So, while deciding to adopt your next dog or cat from a rescue instead of a store won’t really make a difference for the hole in ozone layer, it will make a difference to that dog or cat. And it certainly will make a difference for you. I watched my late dog, Buddy, go from a malnourished, nervous shell to a proud, happy, and loving being who was as healthy as he could be considering his age. My mom channeled Rosie’s boundless energy into training. Now, she is a well behaved dog, and while mom still worked at a school, she brought hours of laughter and fun to children as a certified therapy dog. She still gets a little over excited sometimes, but we love her regardless. When Mom and Rosie spend time together, I can see in Mom's eyes how much her dog means to her.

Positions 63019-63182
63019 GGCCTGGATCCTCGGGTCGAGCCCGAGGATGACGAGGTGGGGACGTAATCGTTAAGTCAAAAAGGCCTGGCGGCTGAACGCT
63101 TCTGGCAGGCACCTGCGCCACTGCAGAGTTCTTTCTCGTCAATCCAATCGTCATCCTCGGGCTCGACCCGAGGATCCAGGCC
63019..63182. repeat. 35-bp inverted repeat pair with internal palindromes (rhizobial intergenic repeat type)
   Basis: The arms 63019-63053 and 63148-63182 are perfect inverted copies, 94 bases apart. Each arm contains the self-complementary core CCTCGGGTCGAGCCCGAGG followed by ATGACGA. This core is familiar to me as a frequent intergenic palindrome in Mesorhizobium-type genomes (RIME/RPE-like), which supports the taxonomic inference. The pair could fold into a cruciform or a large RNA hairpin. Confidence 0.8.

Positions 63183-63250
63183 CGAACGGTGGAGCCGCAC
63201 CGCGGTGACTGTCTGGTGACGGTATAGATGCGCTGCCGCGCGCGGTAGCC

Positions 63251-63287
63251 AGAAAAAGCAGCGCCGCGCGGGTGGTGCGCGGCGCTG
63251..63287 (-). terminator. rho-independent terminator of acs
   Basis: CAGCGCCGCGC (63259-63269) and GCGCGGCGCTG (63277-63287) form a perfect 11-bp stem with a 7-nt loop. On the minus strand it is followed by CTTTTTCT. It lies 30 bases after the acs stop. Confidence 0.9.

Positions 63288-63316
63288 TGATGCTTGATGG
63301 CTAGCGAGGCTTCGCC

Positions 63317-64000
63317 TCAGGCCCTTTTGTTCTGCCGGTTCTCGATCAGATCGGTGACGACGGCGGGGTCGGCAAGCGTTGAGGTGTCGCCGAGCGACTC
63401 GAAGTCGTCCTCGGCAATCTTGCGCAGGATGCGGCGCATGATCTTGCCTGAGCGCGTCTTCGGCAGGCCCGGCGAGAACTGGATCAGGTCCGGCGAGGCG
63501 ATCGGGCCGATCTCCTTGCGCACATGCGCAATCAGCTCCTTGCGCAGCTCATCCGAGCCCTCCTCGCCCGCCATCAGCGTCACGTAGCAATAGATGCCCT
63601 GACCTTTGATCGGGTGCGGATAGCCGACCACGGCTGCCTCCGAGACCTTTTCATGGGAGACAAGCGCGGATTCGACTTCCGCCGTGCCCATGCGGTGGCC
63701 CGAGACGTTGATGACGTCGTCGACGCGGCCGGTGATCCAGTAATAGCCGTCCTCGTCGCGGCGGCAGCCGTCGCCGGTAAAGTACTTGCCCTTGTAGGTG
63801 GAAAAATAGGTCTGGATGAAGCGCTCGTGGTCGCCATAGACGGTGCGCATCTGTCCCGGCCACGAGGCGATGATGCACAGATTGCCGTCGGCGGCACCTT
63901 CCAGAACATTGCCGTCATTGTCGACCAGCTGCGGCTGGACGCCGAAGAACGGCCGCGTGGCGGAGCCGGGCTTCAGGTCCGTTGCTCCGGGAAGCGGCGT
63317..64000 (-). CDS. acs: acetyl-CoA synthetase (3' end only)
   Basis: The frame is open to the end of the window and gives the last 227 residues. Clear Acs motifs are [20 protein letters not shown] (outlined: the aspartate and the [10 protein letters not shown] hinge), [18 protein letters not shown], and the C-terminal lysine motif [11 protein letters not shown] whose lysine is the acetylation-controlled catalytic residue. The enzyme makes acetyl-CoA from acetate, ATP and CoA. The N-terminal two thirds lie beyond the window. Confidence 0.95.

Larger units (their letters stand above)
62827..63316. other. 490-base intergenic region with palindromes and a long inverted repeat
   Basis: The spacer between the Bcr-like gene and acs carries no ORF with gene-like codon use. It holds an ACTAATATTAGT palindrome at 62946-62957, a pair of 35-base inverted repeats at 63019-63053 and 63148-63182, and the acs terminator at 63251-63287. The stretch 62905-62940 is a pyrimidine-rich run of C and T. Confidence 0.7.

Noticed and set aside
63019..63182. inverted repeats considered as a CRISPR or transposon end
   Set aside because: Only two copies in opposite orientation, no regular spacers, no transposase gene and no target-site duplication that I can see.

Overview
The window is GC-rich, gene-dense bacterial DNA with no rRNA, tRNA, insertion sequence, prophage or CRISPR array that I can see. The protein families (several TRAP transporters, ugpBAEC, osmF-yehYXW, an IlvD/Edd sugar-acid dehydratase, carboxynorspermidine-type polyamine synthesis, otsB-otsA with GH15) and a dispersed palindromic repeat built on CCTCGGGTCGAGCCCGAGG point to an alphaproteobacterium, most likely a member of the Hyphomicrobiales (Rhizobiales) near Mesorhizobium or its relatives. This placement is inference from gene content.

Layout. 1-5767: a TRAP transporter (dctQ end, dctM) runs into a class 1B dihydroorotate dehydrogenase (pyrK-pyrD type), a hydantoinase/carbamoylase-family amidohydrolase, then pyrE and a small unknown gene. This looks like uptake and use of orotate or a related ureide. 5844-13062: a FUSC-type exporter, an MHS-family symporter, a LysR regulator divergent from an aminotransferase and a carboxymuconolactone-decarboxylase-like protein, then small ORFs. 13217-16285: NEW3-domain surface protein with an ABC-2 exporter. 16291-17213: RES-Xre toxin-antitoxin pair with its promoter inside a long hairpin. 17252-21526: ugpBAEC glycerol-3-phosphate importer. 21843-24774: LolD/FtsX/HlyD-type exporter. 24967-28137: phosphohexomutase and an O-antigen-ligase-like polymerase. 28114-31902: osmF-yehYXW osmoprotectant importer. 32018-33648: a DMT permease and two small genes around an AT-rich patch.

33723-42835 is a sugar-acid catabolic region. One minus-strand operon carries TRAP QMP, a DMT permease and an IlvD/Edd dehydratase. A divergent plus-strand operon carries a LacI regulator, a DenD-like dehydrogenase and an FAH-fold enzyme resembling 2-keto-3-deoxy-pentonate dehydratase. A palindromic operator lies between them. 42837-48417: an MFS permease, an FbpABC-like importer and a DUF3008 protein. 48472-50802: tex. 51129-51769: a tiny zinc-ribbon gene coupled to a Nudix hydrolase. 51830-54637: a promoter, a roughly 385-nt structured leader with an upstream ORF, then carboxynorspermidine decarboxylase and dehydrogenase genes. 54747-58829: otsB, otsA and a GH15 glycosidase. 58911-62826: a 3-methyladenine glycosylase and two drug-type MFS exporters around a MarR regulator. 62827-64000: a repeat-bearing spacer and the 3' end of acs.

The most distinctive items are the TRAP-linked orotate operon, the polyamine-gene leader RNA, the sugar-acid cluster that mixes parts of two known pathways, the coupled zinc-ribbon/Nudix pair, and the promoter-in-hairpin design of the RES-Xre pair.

A major problem today is that there are more homeless animals than there are homes willing to take them. The key word is willing: if more of us committed to being mindful of where we acquire our pets, or even just committed to some community service here and there, I think there would be less abuse, less euthanasia, and more happy endings. Rescue dogs may not always be puppies. They may not always be purebred. And they may not always be perfect; but neither are we. If we were perfect, I wouldn’t need to be writing Viridorari.